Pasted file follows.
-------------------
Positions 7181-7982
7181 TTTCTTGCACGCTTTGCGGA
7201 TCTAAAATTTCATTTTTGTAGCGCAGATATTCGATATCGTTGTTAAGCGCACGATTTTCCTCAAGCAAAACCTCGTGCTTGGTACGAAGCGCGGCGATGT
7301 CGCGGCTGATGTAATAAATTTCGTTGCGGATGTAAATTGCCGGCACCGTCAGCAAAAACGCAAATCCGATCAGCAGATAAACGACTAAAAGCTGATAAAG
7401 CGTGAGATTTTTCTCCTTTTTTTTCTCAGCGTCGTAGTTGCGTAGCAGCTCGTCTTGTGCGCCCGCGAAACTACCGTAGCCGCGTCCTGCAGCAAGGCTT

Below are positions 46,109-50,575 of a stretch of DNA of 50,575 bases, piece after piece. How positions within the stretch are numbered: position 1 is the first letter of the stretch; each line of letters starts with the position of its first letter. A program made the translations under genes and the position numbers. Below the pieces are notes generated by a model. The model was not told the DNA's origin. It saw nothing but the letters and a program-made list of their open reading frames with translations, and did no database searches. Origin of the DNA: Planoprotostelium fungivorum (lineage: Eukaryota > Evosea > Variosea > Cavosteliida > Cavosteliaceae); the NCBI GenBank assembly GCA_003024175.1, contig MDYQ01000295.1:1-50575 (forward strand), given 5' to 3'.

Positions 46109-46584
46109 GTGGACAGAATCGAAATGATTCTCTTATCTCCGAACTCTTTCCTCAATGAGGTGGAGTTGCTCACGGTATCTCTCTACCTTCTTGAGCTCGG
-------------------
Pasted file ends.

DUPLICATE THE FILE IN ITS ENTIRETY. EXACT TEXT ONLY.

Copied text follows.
Positions 7181-7982
7181 TTTCTTGCACGCTTTGCGGA
7201 TCTAAAATTTCATTTTTGTAGCGCAGATATTCGATATCGTTGTTAAGCGCACGATTTTCCTCAAGCAAAACCTCGTGCTTGGTACGAAGCGCGGCGATGT
7301 CGCGGCTGATGTAATAAATTTCGTTGCGGATGTAAATTGCCGGCACCGTCAGCAAAAACGCAAATCCGATCAGCAGATAAACGACTAAAAGCTGATAAAG
7401 CGTGAGATTTTTCTCCTTTTTTTTCTCAGCGTCGTAGTTGCGTAGCAGCTCGTCTTGTGCGCCCGCGAAACTACCGTAGCCGCGTCCTGCAGCAAGGCTT

Below are positions 46,109-50,575 of a stretch of DNA of 50,575 bases, piece after piece. How positions within the stretch are numbered: position 1 is the first letter of the stretch; each line of letters starts with the position of its first letter. A program made the translations under genes and the position numbers. Below the pieces are notes generated by a model. The model was not told the DNA's origin. It saw nothing but the letters and a program-made list of their open reading frames with translations, and did no database searches. Origin of the DNA: Planoprotostelium fungivorum (lineage: Eukaryota > Evosea > Variosea > Cavosteliida > Cavosteliaceae); the NCBI GenBank assembly GCA_003024175.1, contig MDYQ01000295.1:1-50575 (forward strand), given 5' to 3'.

Positions 46109-46584
46109 GTGGACAGAATCGAAATGATTCTCTTATCTCCGAACTCTTTCCTCAATGAGGTGGAGTTGCTCACGGTATCTCTCTACCTTCTTGAGCTCGG